The works are also accessible to all audiences thanks to specific mediation devices such as lip-reading visits or activities adapted for people with mental, visual or psychological disabilities.
A Small Glimpse of a Visit to the Petit Palais
Housed in the heart of the Petit Palais, the magnificent works of art collection does not lacki in interest.
Come and discover paintings, sculptures and decorative objects gathered and following a chronological path from Antiquity to the 19th century.
The exhibition rooms await you on street level and upstairs.
Do you want a small glimpse of what awaits you?
Follow the guide through a quick overview of the works.
For example, with the Portrait Sarah Bernhardt by Georges Clairin or the Recumbent Bacchante by Auguste Clésinger, the beauty of a woman’s body is showcased and highlighted by many artists.
In Bathers, Pouldu Beach by Maurice Denis or also in The Three Bathers by Paul Cézanne, the voluptuous forms can be seen in these women who inspire relaxation and who share a privileged moment with each other far away from men’s gaze.
You will be touched by the softness that Sandro Botticelli’s famous painting, Virgin and Child with Saint John the Baptist emanates as well.
Cézanne, Monet, Courbet, Delacroix, Ingres and much more… Come and discover or rediscover the works of your favorite painters.
Not To Be Missed — the Petit Palais’ Garden
As a true haven of peace, the Petit Palais’ garden inspires calm and wonder.
Located within the Petit Palais, its garden has 3 basins paved with mosaics and magnificent columns and is home to many species of trees (palm trees, banana trees, herbs…).
The garden sometimes features contemporary sculptures or events such as during the Nuit Blanche.
Our recommended restaurants near the Petit Palais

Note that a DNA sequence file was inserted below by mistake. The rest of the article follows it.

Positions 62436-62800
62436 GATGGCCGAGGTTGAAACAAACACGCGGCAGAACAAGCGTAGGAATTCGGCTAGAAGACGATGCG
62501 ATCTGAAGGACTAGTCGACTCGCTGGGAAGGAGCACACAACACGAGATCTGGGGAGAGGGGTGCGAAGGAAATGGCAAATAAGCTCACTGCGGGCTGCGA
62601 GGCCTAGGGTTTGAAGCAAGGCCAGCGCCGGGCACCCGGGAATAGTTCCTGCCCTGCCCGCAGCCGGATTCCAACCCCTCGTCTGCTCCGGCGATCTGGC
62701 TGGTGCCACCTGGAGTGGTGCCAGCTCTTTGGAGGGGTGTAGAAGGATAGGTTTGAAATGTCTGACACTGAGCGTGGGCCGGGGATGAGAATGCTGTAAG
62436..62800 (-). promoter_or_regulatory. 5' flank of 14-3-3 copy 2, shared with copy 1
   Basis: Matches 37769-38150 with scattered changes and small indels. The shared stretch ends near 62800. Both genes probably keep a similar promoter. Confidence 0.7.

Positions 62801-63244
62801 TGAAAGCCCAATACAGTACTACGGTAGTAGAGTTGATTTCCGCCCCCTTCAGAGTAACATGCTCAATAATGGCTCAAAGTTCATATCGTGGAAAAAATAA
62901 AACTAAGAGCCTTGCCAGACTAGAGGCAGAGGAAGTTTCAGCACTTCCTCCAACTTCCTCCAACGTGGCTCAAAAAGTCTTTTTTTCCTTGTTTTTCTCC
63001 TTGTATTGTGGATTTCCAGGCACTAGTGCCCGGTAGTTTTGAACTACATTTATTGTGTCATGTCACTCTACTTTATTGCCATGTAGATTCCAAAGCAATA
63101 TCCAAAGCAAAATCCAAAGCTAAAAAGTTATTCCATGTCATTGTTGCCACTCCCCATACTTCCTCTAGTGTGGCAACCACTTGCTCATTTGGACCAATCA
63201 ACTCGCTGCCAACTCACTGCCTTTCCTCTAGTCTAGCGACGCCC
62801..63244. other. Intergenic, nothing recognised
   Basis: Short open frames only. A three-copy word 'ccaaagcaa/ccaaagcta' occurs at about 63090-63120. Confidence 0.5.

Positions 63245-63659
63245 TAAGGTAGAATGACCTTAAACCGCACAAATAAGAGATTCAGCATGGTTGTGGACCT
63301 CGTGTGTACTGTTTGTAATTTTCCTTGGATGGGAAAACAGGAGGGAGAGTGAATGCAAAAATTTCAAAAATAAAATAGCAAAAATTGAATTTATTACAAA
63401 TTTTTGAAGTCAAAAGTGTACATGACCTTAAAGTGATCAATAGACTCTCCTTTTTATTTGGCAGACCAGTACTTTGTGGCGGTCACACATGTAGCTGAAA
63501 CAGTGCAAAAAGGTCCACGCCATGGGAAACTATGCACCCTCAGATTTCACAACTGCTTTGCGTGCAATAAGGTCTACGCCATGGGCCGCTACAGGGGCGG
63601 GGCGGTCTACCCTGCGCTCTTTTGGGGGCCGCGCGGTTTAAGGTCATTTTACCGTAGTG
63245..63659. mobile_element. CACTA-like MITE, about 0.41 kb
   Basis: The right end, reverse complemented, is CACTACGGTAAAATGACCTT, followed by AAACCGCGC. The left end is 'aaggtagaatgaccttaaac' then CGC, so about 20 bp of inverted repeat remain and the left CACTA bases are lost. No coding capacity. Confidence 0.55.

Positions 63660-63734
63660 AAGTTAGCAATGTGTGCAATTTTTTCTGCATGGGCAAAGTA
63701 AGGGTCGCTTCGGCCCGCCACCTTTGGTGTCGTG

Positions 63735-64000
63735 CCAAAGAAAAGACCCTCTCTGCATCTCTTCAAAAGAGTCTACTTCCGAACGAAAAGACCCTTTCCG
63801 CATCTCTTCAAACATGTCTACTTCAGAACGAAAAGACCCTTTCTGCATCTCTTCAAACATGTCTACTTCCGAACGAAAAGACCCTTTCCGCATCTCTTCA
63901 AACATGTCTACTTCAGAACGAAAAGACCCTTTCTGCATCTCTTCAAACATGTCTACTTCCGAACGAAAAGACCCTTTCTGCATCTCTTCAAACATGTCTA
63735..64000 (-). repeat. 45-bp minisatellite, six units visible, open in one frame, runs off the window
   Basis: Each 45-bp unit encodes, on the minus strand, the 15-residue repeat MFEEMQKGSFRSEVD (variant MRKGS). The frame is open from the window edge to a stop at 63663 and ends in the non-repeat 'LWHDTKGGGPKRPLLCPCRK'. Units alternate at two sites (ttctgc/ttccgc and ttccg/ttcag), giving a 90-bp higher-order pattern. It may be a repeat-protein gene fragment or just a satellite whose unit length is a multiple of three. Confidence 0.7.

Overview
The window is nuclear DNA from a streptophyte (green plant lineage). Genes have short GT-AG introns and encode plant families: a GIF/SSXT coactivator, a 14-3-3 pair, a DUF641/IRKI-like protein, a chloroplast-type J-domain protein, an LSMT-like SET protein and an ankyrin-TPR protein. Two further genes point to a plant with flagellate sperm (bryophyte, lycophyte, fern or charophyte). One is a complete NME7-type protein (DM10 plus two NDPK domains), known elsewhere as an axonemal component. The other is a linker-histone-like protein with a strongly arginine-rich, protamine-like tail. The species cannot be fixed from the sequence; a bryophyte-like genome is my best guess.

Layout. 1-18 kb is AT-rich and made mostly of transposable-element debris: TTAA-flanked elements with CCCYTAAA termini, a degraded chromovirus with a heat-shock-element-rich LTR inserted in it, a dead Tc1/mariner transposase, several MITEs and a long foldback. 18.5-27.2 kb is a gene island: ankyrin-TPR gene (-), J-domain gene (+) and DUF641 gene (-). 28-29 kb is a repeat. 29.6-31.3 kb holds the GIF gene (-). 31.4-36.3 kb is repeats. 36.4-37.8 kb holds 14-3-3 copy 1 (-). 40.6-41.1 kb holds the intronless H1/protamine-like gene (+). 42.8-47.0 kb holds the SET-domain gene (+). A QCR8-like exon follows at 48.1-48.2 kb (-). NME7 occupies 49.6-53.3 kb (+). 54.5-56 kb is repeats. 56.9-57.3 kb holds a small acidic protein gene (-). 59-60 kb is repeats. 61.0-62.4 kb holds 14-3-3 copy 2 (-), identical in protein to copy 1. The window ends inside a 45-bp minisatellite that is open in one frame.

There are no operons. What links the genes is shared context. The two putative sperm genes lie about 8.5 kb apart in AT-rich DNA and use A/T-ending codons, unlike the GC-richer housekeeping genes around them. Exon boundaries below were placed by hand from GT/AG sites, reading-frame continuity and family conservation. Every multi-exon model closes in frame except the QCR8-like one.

The museum has a café-restaurant: the Jardin du Petit Palais. On the first floor, there is a cafeteria and on the second floor, a gastronomic restaurant.
The prices of the gastronomic restaurant are rather high with menus ranging between €30 and €40, the quality of the cafeteria’s products is not worth the prices. If you fancy the setting more than the quality, then you’ll be thrilled but for gourmets, we advise you to go elsewhere.
This is why we will now recommend other restaurants in the area. In order to find affordable restaurants, you will have to cross the Seine and leave the upmarket districts.
Savarin la table
Address: 34, Rue de Bourgogne, 75007 Paris
This restaurant is a terrific address in Paris. The atmosphere is warm and the setting is sober and refined. Moreover, the dishes are exquisite, refined, tasty and the quality is there… What more could you ask for?
The five-course degustation menu for all the guests is €60.
- Tuesday to Friday 12:30-15:00 and 19:30-midnight
- Saturday 19:30 – midnight
For more information about Savarin la table, click here.
Au Petit Tonneau
Address: 20, Rue Surcouf, 75007 Paris
This nice restaurant offers French dishes in a warm and traditional atmosphere. Their fresh and seasonal products will tickle your taste buds. It costs around 30€ per person
- Monday 12:00-14:30
- Tuesday through Sunday 12:00-14:30 and 19:00-22:15
For more information about Au Petit Tonneau, click here.
Au Coin de la Rue
Address: 34, Rue de Bourgogne, 75007 Paris
This restaurant offers quality dishes at affordable prices. You will be welcomed in a pleasant and warm setting.
Try the Fish and Chips, you won’t be disappointed!
Count about €20 per person.
- Monday through Friday 7:00-23:00
- Saturday 9:00-17:00
For more information about Au Coin de la Rue, click here.
The Petit Palais is not only a museum with splendid collections, it is also a majestic place that puts works of art on a magnificent display.
A visit to the Petit Palais is, without a doubt, be it for the building or for the works, a must!